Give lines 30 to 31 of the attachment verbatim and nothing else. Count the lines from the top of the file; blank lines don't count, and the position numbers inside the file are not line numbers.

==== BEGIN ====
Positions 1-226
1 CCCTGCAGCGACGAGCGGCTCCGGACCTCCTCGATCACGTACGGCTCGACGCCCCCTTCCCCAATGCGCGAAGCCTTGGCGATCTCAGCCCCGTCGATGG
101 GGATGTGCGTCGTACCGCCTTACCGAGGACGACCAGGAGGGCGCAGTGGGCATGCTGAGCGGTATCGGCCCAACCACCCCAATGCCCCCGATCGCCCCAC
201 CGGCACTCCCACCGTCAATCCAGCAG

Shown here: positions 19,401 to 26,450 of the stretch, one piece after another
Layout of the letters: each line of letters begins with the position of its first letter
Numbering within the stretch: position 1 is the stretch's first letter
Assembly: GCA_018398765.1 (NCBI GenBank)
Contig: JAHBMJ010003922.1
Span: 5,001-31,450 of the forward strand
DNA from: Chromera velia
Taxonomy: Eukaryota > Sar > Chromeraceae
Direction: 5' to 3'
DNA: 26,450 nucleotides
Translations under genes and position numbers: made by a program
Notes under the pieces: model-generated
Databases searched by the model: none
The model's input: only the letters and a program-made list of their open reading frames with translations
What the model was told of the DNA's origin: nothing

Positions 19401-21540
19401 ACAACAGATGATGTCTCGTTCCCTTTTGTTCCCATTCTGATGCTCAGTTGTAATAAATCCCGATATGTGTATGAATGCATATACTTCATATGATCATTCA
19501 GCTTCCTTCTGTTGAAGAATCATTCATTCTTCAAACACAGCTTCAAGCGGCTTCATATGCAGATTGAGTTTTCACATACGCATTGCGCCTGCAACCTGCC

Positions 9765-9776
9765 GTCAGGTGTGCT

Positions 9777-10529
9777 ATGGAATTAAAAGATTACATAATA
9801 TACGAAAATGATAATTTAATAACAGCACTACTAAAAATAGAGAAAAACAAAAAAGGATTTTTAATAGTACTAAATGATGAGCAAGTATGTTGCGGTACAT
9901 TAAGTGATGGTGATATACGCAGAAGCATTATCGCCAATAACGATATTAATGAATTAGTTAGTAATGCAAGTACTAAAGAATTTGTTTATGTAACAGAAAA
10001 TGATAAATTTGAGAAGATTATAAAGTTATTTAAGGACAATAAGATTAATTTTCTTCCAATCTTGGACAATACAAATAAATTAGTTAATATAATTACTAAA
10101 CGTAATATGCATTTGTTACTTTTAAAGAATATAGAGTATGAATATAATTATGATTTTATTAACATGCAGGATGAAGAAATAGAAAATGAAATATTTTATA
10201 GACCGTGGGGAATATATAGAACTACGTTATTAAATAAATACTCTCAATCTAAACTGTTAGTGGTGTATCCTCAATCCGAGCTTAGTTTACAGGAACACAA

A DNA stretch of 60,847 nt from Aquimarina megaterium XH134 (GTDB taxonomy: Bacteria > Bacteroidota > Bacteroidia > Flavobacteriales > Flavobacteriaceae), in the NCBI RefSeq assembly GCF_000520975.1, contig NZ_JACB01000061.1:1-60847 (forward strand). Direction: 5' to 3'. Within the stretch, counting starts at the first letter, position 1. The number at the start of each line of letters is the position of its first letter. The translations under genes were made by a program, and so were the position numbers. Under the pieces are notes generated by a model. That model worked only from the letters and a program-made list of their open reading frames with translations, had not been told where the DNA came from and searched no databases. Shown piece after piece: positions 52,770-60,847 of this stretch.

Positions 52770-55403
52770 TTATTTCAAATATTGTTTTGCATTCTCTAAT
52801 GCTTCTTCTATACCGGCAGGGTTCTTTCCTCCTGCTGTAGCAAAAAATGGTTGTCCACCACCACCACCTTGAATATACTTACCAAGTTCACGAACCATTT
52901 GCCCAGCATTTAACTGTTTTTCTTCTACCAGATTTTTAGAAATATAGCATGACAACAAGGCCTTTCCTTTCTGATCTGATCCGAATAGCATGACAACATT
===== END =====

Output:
10101 CGTAATATGCATTTGTTACTTTTAAAGAATATAGAGTATGAATATAATTATGATTTTATTAACATGCAGGATGAAGAAATAGAAAATGAAATATTTTATA
10201 GACCGTGGGGAATATATAGAACTACGTTATTAAATAAATACTCTCAATCTAAACTGTTAGTGGTGTATCCTCAATCCGAGCTTAGTTTACAGGAACACAA